What Closing The Gate Is Really Like

What Closing The Gate Is Really Like

Picture this, it's July 2007 in Tulsa, Oklahoma and I was 9 years old with a huge dream: I wanted to win a blue ribbon just like any other kid at the event. This event was the National Junior Angus Show (NJAS) that has over 1800 head of cattle entered to show each year, which are owned by youth all over the country. I knew I didn't have the best heifers at the show, but in all honesty, at my first nationals it was definitely the vision that counted.

I remember the day like it was yesterday, my heifer was fascinated by the plants in the ring and I was a little girl just trying to get her to follow my footsteps instead of making a path of her own. I thought I was strong for my age until I spent 15 minutes trying to get a 1000 pound animal to understand we were doing things my way, not hers. The judge pulled everyone in my class into their placings and although I know I felt that disappointment of being pulled into last place, the amount of determination that ran through me was larger.

I told myself that I was going to strive to sometime before, or at, my last NJAS be on the other end of the class, open the gate and walk out with a blue ribbon in my hand but even at my age I knew that I needed more than luck on my side if this dream was going to come true. I had the ambition to be noticed and to finally win a class at the biggest show I have ever been a part of; all I needed was the hours of hard work and the hours of defeat that would show up again just on schedule.

For six more years I worked harder than ever still hoping for that chance to someday open the gate. Each year I faced defeat but fortunately continued to rise higher and higher in my placing; however, I still saw last place more times than I can count but want for success remained alive. Sure, there were times I probably would have rather sat on a bucket with my hands buried in my face but because I kept working hair and training calves to show. Stepping into the show ring in Kansas City, Missouri in 2013 for my seventh NJAS was more than just a step on sawdust, it was a step closer to my vision.

The week started with my steer placing tenth but still my faith held strong and I took a second go round with one of my heifers who placed fifth. Finally, on the last day I said a silent prayer, for the 9-year-old in me, as I walked my second heifer into the ring; I was hoping that this was a day I would never forget. I remember whispering to Missie, my heifer, to relax but it was not her who needed to keep the nerves down because even though I had the halter in my hand she was the one keeping me standing on my two feet. I was thankful that Missie kept me upright because that day turned out to be the one I had been waiting for since I started showing at the National Junior Angus Show.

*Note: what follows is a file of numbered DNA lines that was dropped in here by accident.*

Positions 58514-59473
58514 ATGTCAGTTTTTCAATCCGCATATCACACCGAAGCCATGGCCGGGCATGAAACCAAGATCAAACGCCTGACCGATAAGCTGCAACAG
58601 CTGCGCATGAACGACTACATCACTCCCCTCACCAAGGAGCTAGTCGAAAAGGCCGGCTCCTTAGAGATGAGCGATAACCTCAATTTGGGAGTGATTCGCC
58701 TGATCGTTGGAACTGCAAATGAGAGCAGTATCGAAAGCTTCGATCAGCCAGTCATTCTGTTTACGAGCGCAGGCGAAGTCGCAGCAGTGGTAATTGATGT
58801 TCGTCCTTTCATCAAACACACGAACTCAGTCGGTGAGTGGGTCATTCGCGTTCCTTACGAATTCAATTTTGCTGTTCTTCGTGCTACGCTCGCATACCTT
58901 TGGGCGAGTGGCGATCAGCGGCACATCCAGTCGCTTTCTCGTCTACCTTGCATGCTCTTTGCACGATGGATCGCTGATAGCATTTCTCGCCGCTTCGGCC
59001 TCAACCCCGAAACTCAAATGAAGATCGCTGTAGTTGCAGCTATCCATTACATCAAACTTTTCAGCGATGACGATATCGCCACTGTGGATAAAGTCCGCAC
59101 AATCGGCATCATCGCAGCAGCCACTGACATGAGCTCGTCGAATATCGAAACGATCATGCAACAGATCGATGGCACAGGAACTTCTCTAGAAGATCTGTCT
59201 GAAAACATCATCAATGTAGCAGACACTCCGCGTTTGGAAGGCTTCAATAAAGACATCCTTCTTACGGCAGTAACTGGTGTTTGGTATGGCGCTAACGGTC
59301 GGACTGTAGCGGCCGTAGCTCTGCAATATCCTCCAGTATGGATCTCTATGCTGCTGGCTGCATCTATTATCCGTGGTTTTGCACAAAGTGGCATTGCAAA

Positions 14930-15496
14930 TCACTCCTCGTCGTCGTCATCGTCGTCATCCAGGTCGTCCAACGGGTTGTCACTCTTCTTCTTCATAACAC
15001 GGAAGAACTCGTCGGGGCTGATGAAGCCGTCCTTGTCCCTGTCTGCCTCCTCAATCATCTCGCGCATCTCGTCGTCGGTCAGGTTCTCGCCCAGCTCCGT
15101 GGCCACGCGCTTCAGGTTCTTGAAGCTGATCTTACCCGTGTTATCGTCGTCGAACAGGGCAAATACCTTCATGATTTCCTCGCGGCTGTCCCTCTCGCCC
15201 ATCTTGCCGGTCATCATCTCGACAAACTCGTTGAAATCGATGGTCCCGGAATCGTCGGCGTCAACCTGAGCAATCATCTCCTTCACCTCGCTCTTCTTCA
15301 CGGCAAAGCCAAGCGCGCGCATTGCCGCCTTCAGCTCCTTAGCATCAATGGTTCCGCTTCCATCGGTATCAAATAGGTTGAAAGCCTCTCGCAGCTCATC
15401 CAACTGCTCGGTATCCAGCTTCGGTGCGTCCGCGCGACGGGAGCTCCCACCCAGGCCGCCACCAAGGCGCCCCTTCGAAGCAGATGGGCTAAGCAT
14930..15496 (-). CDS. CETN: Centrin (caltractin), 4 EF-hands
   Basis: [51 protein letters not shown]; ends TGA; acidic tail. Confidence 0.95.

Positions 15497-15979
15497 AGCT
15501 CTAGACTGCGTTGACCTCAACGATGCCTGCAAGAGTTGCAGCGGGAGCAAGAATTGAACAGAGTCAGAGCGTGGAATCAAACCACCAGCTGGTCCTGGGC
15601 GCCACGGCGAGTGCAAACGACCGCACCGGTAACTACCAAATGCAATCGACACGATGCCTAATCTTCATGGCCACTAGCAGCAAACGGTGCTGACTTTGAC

I thought my first ever class at junior nationals was long until I stood in that class with Missie. Thankfully she wasn't worried about the plants; she was much more cooperative about following my lead. The judge had his top two in the class narrowed down and thankfully one of those was me. We walked and walked, he paced around us trying to find the slightest of differences between the two heifers. I was getting anxious and suddenly I felt relief as the judge looked at me and put one finger up to signify that I was going to win the class. The 9-year-old girl inside me screamed with joy, but it hadn't hit the 15-year-old me until the blue ribbon was in my hand and Missie and I were greeted with hugs.

So wait, what's the point of me reminiscing about my defeats and successes? Oh yeah, last place is truly one of the best spots to be at least once in your life. I'm more than thankful that I've closed the gate numerous times. Sure, last place means nasty color ribbons instead of blue, but it also means something more than that. Last place has always been the spot that really tested me, the place that has made me think about how much I wanted to succeed in showing cattle. 

Losing truly has been a blessing in my life; I've learned to be a gracious loser and a humble winner. Closing the gate has taught me to give my all at everything I do and never settle for anything less than the goals I have set. Watching 11 showmen and heifers walk out of the ring ahead of me has made me have a stronger work ethic and a larger amount of determination. Winning has felt that much sweeter knowing that I put in tons of hard work and dedication to be in that position. Most importantly, on the days I take one for the team and stand last I have been able to say at least I got to spend another day doing what I love. Of course standing at the top of a competition is always nice, but it isn't going to make us or break us in the end. As long as you're doing what you really love, you'll never lose a day in your life. 

Looking back, last place isn't really that bad.

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